Highlights from the week online

A philosopher’s great advice: ‘Don’t worry’

Last week the distinguished philosopher Germain Grisez died, prompting many tributes for his academic work, his popular writings on the spiritual life, and his decades-long defence of Church teaching on contraception. A different obituary came from his friend Ellie at meandmy house10.blogspot.co.uk. She knew Grisez as a fellow daily Mass-goer, and it was many years before she discovered his literary and philosophical output. Ellie “felt like I had just stumbled upon a spiritual gold mine. I kept stopping to ponder that I had seen him in church every day for so long, yet had never known what was there, below the surface.”

Grisez was a kind, patient and humble friend. He also gave good advice. “If I got stuck on some troublesome question arising within the Church, as seems so often to [happen] today, he’d say: ‘Don’t worry Ellie, that’s not necessary for you to worry about, God hasn’t given you that problem to work on so you just focus on what he’s asked of you.’ ”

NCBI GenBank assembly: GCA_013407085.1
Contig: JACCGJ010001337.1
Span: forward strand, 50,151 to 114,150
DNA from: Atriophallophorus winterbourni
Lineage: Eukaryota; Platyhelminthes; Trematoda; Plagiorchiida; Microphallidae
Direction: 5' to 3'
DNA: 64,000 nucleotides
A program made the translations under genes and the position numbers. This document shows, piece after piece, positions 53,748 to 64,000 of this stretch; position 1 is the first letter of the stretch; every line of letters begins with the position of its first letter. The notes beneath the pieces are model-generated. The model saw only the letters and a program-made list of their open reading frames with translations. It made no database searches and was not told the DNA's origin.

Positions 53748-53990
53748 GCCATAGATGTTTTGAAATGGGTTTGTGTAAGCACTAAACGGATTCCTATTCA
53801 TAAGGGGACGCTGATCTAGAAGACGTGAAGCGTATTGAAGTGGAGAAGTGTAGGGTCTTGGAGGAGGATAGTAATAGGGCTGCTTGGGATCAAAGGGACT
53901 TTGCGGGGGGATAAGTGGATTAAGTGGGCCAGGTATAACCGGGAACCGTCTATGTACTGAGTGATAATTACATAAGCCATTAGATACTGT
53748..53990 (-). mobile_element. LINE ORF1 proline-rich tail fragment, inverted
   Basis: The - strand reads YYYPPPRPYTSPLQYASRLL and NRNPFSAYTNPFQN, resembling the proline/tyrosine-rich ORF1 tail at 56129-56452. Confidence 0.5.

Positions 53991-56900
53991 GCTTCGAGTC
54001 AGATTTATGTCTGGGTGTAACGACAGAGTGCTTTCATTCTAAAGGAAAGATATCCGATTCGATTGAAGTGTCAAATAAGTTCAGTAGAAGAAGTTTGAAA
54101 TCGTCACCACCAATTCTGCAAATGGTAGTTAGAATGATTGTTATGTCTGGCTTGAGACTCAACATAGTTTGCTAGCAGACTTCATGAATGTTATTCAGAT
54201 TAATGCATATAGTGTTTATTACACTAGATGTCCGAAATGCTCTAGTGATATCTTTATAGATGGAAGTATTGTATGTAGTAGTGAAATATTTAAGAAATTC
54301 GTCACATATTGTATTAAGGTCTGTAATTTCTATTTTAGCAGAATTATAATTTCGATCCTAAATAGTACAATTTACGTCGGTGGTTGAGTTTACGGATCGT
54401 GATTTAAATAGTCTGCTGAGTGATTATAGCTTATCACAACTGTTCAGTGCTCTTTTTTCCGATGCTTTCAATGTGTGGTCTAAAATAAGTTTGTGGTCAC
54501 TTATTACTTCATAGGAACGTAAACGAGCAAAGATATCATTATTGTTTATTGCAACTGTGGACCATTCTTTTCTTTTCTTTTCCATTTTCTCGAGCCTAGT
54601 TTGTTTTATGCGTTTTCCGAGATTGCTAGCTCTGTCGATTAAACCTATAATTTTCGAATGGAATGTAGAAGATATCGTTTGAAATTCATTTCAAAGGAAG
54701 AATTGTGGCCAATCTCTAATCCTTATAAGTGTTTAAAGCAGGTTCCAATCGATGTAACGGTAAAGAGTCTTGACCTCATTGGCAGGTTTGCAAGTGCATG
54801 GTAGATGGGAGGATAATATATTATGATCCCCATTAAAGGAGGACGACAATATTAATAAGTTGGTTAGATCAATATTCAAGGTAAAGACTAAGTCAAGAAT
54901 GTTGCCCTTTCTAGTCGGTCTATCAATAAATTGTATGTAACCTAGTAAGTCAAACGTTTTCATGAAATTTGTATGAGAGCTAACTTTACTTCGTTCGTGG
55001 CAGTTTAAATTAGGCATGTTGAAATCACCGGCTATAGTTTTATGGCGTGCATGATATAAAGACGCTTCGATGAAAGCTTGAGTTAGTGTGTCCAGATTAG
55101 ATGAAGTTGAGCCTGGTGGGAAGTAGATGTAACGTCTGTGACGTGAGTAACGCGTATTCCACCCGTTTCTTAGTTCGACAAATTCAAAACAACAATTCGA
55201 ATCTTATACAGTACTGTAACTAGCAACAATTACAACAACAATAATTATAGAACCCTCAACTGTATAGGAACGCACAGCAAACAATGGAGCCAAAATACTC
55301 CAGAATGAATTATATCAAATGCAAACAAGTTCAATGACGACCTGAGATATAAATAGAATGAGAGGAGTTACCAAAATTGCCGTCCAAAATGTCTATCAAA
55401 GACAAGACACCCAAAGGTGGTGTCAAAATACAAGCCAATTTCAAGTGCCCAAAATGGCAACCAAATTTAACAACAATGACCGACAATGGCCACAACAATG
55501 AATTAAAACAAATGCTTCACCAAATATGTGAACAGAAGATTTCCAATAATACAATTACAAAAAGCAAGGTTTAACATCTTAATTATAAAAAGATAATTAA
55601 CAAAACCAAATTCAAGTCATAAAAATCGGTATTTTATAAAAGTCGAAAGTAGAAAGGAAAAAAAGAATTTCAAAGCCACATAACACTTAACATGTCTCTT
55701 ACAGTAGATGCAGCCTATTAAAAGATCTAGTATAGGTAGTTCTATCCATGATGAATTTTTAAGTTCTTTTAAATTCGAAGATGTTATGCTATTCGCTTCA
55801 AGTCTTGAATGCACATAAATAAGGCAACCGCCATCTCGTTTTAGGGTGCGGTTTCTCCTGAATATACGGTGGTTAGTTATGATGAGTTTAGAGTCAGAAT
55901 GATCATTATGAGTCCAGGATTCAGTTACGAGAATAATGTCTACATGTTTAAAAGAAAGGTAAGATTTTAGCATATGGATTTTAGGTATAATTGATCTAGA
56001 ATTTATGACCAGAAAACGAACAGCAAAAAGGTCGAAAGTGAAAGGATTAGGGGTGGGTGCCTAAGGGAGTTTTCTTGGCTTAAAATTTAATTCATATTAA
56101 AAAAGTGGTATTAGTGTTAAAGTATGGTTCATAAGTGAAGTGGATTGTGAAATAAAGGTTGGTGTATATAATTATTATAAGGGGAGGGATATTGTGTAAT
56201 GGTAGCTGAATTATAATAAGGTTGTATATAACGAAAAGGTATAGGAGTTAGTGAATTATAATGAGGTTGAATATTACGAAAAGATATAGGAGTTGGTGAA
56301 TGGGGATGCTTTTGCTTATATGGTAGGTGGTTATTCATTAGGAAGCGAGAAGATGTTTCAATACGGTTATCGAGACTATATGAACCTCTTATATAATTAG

Grisez’s approach was a little diffident, and his manner was “slow and deliberate”. But that helped to explain his impact. “He was the quintessential tortoise in the tortoise and the hare story. His slow and steady progress on any work he took on, wound up becoming an avalanche of truth that benefitted the mystical body of Christ. His thinking will shape the Church for years to come.”

A plea for charity in online debates

At Dominus Mihi Adjutor, Fr Hugh Somerville-Knapman made a plea for charity in debate. Online comment sections, he said, sometimes display “a less attractive side to debate and argument. No doubt most of these commenters are decent people of faith, capable of high emotion in defence of the Church and its faith and worship, and brave enough to stand up and be counted for it”. But there was a risk of “indiscretion”.

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